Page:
Detecting, Medieval-Style: Part 1, The Ordeal

The Middle Ages were big on trials, legal precedent, and crime-solving. They don’t get nearly the credit that they should on this point. Between Justinian’s law code and Gratian’s compilations, the Middle Ages were full of rules and regulations.

It was also full of ways to figure out who had contravened those rules and regulations. One of those ways was trial by ordeal. I plan on tackling Medieval law stuff in a couple posts, but let us stick with one idea at a time.

Why The Ordeal?

Our ancestors were nothing if not logical, and they reasoned that the best answer to the question of someone’s guilt was God’s answer.

I mean mostly our European ancestors from the Middle Ages, but trial by ordeal was used almost everywhere since ancient times.

How did you know if someone was a thief? A supernatural, powerful, and wise entity that controlled, say, water, rejected their body when it was tossed in a river.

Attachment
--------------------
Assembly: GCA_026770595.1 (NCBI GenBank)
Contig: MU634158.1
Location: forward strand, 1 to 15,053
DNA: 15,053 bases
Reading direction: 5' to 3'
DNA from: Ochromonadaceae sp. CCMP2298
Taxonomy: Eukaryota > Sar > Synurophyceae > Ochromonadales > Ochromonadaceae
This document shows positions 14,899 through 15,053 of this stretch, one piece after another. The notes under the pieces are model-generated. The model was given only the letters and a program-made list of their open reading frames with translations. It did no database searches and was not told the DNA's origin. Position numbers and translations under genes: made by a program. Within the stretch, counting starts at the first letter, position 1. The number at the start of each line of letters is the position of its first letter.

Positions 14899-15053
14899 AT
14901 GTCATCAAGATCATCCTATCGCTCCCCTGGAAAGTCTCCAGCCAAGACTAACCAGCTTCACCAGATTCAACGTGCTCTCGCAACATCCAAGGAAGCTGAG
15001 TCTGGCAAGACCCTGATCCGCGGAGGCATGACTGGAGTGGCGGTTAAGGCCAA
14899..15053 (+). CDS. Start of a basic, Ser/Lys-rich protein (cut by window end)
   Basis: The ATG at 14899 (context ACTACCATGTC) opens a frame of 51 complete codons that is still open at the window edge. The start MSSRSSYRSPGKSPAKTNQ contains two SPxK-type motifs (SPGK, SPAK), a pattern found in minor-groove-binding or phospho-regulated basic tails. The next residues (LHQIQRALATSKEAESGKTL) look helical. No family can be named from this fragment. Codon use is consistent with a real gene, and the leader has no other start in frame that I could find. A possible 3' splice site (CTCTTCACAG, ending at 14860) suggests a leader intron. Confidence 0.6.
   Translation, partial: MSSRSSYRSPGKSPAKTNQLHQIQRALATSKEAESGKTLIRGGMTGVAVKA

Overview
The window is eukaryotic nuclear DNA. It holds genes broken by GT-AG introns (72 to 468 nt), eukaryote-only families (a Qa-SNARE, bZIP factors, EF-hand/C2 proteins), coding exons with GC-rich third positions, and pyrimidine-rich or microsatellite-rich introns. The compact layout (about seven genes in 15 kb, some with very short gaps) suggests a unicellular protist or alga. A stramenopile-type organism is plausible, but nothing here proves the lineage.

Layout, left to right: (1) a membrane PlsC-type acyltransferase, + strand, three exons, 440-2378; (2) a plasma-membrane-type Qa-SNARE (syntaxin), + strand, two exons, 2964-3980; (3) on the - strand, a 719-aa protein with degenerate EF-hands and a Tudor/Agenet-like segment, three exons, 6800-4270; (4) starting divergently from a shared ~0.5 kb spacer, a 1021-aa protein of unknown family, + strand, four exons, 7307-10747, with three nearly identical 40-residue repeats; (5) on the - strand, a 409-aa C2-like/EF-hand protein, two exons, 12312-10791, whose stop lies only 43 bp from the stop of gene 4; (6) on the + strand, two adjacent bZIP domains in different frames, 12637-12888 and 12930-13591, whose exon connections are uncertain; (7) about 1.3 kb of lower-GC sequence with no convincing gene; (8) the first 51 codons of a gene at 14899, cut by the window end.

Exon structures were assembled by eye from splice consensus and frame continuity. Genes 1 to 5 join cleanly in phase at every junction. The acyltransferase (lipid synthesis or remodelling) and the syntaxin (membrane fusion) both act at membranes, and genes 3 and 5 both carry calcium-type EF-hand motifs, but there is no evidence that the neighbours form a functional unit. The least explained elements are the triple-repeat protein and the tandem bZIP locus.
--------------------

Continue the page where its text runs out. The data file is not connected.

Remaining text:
Or maybe the supernatural entity caused (because the entity can cause anything) the wounds on a thief to fester, but the wounds on an innocent person to heal.

It’s perfectly logical, provided you accept that a busybody supernatural entity can be forced, through prayers and whatnot, to reveal what He/She/It knows.

How The Ordeal Worked: The Process

It kind of didn’t.

Ok, that is a snarky, incomplete answer which you, dear readers, didn’t deserve.

The complete answer is that it had many guises, and all of them had different ways of working.

If you were a priest and accused of something, you could be given a slice of barley bread and told to chew and swallow it after praying to God that the bread would choke you if you were guilty. If you coughed and gagged, you faced punishment.

A lay person accused of anything from stealing to witchcraft could be trussed and then dunked in a body of water. If you floated, you were guilty.

Often, people went through the hot water ordeal. Water was heated to boiling and then an iron ring or stone was dropped into the boiling water. The accused had to fetch the ring out and then a priest bandaged the hand. If the hand was healing after two days, the accused was innocent.